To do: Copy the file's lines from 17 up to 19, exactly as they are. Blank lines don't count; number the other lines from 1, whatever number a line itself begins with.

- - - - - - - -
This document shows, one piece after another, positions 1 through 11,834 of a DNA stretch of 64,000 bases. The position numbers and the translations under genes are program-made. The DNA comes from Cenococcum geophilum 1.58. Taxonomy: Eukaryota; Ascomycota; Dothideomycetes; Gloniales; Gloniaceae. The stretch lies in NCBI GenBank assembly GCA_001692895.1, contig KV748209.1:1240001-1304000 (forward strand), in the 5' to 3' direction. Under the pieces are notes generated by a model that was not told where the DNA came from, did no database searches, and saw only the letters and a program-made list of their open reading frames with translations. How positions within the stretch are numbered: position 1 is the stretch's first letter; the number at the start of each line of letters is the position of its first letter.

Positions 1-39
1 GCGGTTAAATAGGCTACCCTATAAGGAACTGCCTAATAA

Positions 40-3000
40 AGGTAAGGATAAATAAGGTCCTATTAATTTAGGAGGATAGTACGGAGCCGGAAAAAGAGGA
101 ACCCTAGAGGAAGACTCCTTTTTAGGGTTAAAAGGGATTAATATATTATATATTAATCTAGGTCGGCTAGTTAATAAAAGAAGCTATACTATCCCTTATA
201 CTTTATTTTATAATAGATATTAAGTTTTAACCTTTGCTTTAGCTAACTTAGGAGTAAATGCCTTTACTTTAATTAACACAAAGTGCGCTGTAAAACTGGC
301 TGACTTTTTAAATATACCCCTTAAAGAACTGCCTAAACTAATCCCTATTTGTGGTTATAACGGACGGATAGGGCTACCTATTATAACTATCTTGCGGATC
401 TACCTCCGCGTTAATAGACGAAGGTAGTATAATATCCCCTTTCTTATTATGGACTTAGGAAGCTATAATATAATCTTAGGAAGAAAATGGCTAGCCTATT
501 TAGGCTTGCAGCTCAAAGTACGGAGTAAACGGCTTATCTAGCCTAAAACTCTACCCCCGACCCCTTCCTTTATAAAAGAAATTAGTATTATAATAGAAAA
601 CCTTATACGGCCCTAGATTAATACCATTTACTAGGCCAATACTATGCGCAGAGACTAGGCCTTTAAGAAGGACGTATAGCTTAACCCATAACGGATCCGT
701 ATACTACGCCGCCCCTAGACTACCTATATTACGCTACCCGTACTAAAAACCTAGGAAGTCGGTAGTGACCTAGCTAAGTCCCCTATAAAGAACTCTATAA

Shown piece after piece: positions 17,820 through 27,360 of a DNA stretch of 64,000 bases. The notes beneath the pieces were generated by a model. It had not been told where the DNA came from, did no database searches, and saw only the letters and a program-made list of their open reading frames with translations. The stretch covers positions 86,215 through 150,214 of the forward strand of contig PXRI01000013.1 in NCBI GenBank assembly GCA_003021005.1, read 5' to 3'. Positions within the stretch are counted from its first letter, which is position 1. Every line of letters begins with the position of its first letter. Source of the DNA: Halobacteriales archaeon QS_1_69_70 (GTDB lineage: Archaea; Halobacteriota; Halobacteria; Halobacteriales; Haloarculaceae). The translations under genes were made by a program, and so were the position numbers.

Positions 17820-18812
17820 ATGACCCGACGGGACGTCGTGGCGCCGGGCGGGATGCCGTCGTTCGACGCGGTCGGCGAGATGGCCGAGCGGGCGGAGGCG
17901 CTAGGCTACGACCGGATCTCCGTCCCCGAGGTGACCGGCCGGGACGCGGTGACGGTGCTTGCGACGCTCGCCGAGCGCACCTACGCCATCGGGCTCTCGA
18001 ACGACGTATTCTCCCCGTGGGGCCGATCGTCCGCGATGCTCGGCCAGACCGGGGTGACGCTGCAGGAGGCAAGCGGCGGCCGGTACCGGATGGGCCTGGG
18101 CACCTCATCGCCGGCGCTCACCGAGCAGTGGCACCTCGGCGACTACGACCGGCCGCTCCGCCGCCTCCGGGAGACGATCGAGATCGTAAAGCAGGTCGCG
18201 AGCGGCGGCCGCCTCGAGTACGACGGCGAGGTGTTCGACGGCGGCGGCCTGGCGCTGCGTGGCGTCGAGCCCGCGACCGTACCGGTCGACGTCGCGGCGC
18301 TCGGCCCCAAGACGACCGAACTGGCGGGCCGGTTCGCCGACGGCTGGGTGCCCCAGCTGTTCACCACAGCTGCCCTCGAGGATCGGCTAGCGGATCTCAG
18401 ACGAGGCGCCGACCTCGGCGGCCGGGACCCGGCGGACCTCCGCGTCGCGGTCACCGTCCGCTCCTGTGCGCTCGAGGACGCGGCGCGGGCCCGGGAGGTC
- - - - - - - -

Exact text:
18001 ACGACGTATTCTCCCCGTGGGGCCGATCGTCCGCGATGCTCGGCCAGACCGGGGTGACGCTGCAGGAGGCAAGCGGCGGCCGGTACCGGATGGGCCTGGG
18101 CACCTCATCGCCGGCGCTCACCGAGCAGTGGCACCTCGGCGACTACGACCGGCCGCTCCGCCGCCTCCGGGAGACGATCGAGATCGTAAAGCAGGTCGCG
18201 AGCGGCGGCCGCCTCGAGTACGACGGCGAGGTGTTCGACGGCGGCGGCCTGGCGCTGCGTGGCGTCGAGCCCGCGACCGTACCGGTCGACGTCGCGGCGC